Copper: a Success Story in Sustainable Water Management

This World Water Day, we’re highlighting some recent efforts by the European copper industry in the field of waste water treatment.

With more than four billion people living in areas of water scarcity, water crises are ranked as one of the top global risks that threaten economic growth. Water is a critical resource for mining and metals production processes, and the copper industry is very conscious of the impact of its operations on the environment, including water usage.

Copper mining operations are often located in water-stressed areas, making water conservation even more important. We are therefore conscious that our industry plays an important role in tackling global water challenges, and we are committed to the 2015 UN Sustainable Development Goal of ensuring sustainable water use and management.

In recent decades, the copper industry has made significant efforts to reduce its environmental impact and minimise the footprint of its activities throughout the entire value chain, including work to restore ecosystems post-mining. Our members have developed innovative treatment processes, both to decrease the amount of wastewater and to ensure it meets the required quality standards before it is redirected to streams, rivers and coastal waters.

Nowadays, our members recycle more than 3 billion m3 of water per year globally, which largely outweighs the amount of water withdrawn.

Waste water treatment in Europe

The European copper industry has a long track record of investing in innovative on-site water treatment solutions to ensure water discharges are safe and compliant with the EU’s stringent requirements and local permits. It adheres to the highest levels of environmental and safety standards, above and beyond applicable EU and local requirements.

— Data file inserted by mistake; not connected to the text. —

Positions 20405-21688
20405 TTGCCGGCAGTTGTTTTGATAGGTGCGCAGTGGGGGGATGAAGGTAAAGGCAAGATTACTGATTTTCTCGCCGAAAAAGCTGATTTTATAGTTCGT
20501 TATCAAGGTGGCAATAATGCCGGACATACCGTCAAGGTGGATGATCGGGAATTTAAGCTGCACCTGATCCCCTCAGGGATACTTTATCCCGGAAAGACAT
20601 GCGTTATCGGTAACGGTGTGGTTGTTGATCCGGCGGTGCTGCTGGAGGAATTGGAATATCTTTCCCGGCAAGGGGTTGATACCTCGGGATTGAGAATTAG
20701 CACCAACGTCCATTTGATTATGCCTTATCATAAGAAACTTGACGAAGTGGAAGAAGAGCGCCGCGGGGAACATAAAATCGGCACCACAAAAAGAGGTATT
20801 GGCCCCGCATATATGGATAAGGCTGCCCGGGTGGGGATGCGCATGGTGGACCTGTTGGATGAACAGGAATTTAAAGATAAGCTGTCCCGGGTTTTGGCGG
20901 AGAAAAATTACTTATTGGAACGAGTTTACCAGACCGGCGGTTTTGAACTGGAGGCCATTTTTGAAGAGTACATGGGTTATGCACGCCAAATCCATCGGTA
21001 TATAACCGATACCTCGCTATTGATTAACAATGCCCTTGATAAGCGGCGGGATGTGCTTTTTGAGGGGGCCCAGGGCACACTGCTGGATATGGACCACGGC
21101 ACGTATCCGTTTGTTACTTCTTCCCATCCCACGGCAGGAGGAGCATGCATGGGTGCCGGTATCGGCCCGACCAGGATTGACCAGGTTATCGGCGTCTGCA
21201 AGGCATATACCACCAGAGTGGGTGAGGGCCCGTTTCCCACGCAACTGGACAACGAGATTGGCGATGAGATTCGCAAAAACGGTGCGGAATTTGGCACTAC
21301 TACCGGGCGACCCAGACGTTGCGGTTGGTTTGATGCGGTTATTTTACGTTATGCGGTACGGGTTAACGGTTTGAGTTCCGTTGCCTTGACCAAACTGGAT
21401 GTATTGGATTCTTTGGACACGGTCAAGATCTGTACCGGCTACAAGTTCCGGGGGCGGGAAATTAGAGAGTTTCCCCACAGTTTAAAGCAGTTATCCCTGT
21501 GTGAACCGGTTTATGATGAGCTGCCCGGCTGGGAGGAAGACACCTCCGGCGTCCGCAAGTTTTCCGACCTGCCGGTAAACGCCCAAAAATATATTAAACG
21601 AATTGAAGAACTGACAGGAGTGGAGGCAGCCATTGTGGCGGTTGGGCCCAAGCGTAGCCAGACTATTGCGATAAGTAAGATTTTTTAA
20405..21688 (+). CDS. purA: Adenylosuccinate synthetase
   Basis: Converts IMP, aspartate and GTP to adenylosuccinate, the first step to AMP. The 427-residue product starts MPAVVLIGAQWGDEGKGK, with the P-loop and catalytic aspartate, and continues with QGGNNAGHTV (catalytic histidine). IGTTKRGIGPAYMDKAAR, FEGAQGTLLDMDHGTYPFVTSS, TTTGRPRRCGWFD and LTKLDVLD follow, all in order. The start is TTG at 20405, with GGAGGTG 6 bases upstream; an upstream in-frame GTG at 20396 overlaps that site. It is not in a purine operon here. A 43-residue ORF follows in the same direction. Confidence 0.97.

Industrial water is used in the copper industry for a variety of purposes, including direct and indirect cooling, waste transportation, flotation, slag granulation and electrolysis. Our members use the best available techniques (as defined by the European Commission) in treatment processes to ensure all waste water is treated, and dissolved metals and solids are removed. Moreover, treated water is increasingly reused, considerably reducing the consumption of fresh water, which further protects the environment and limits the use of natural resources.

The copper industry’s wastewater treatment processes also generate by-products that can be used by other industries, such as gypsum, which is used in plasterboard manufacturing and by the cement industry, and a number of other metals including gold, silver and platinum.

Some of the most innovative waste water treatment processes employed by our member companies at the different stages of copper production (mining, smelting and refining, and semi-fabrication) include:

  • KGHM’s Żelazny Most is the largest Tailing Decontamination Facility in Europe, capable of storing 657 million m3 of residue (tailings) left over from the enrichment of copper ore. It is one of the most advanced and best monitored facilities of its kind in the world, with a safe and effective waste management programme in place meaning the water discharged into the Odra river meets even the strictest cleanliness standards.Once the current extension works are completed, it will be able to deposit 950 million m3 of waste to 2038. Read more
  • Aurubis, Europe’s #1 copper recycler, invested €6.3m to open a rainwater treatment plant, with a capacity of 230 m3/h, at its Pirdop production facility in Bulgaria, becoming one of the few players in the EU to combine three treatment facilities (industrial, domestic and rainwater). The latest technology used on the site enables the quality level of the discharged water to be in full compliance with EU’s the best available techniques (BAT). Read more

For more information about the copper industry’s performance in water management see our Sustainable Indicators, a comprehensive data set measuring our member companies’ contribution to help achieve the UN Sustainable Development Goals.